Start With The Customer Or End User

The customer is always your first and most important creative challenge. Listen! Try to see the customers problems and needs from his point of view. 18 Restate the problem and the customers needs in his terms and iterate until a consensus is reached. Ask not only what his problems are, but what special methods or tools he is presently using to solve them. 7 Work together with or in the place of the end user or customer. Use fictitious product descriptions to stimulate ideas and discussion. Remember that effective market research and sales strategy requires just as much creativity, enthusiasm and perfection as does product development. IMPORTANCE OF ASKING THE RIGHT QUESTIONS ANDMAKING A PROPER PROBLEM STATEMENT:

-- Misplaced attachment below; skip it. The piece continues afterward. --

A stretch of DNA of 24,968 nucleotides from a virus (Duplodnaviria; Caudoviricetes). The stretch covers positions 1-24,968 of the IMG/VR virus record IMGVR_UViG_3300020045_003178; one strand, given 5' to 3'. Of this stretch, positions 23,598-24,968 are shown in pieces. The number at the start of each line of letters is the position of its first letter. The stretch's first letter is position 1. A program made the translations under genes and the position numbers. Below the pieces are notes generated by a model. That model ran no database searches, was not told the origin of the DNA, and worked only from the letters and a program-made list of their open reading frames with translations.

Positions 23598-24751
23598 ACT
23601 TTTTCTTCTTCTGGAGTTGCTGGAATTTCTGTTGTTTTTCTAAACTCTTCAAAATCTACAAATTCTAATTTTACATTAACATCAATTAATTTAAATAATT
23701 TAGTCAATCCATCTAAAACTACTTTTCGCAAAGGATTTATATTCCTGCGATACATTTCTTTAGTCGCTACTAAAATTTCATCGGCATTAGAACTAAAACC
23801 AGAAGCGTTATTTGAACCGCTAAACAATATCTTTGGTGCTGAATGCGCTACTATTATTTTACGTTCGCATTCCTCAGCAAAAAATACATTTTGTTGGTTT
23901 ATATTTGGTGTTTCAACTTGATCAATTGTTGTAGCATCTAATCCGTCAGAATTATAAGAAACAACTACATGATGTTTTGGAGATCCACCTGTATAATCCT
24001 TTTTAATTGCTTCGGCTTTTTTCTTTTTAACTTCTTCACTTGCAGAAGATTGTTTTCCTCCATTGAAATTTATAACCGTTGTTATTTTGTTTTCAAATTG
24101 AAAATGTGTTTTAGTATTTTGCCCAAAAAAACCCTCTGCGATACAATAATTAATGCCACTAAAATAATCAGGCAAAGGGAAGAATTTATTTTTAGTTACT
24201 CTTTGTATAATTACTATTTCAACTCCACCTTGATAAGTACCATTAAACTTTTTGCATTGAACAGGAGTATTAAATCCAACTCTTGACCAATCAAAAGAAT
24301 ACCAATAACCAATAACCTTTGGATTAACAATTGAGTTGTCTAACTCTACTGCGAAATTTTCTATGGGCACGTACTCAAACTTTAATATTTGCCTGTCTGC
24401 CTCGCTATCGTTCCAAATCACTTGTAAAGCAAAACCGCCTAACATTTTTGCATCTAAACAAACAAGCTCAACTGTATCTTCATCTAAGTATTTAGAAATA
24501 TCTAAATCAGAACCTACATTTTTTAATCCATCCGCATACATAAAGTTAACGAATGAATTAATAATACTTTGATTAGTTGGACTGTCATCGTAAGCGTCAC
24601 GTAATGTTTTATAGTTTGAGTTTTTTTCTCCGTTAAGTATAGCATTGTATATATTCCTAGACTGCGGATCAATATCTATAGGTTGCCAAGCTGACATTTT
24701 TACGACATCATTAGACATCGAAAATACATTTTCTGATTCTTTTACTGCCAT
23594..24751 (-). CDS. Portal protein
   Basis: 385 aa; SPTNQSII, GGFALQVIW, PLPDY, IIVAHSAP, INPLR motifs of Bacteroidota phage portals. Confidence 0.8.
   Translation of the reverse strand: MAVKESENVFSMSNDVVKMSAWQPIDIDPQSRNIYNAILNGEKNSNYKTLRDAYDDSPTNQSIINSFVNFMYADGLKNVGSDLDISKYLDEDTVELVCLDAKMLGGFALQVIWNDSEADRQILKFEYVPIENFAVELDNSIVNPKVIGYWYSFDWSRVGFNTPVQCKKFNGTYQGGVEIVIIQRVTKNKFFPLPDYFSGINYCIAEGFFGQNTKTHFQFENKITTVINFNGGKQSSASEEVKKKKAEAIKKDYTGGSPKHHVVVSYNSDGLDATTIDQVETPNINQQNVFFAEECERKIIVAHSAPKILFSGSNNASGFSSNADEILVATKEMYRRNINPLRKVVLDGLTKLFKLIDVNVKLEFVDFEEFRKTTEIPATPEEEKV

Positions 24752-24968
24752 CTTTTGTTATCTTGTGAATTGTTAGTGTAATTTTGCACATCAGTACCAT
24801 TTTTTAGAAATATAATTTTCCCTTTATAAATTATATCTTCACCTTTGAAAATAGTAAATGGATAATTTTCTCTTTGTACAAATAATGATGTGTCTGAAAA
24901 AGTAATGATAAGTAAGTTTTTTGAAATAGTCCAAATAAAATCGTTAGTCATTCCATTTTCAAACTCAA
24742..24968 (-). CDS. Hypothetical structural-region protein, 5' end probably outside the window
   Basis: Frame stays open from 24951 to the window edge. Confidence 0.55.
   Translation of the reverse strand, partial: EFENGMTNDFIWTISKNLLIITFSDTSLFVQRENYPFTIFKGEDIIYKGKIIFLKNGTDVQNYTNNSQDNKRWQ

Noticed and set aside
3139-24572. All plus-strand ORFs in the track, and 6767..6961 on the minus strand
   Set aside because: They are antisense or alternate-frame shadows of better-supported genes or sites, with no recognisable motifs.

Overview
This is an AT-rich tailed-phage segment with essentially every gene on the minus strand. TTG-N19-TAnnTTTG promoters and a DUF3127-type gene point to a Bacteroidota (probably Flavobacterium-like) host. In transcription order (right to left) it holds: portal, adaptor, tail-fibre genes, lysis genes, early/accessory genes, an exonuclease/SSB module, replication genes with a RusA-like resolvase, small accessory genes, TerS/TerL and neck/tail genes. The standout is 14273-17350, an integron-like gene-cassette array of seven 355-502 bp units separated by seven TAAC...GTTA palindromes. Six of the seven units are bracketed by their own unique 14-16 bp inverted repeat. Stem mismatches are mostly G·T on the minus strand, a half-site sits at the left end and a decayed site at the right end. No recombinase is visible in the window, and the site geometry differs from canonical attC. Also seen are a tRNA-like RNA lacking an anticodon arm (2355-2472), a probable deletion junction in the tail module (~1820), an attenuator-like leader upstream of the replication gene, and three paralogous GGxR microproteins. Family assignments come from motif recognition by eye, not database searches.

The problem as first stated is rarely the true problem. Ask at least five times. Always restate the problem as many ways as you can; change the wording, take different viewpoints, try it in graphical form. Describe the problem to laymen and also to experts in different fields.10 Don't try to learn all the details before deciding on a first approach.9 Make the second assault on a problem from a different direction.12 Transforming one problem into another or studying the inverse problem often offers new insights. If you don't understand a problem try explaining it to others and listening to yourself. Test the extremes.14 If you can't make it better, try making it worse and analyzing what happens. Get a "SuperTech" to help: Imagine how an ideal supertechnician would perform the required function and then try to implement his equivalent in hardware and/or software. "Why are we so much better at answering questions than at answering the right questions? Is it because we are trained at school and university to answer questions that others have asked? If so, should we be trained to ask questions?" [Or trained to ask the complete set of right questions in the right way?] Trevor Kletz (Analog Science Fiction, January 1994, p195)

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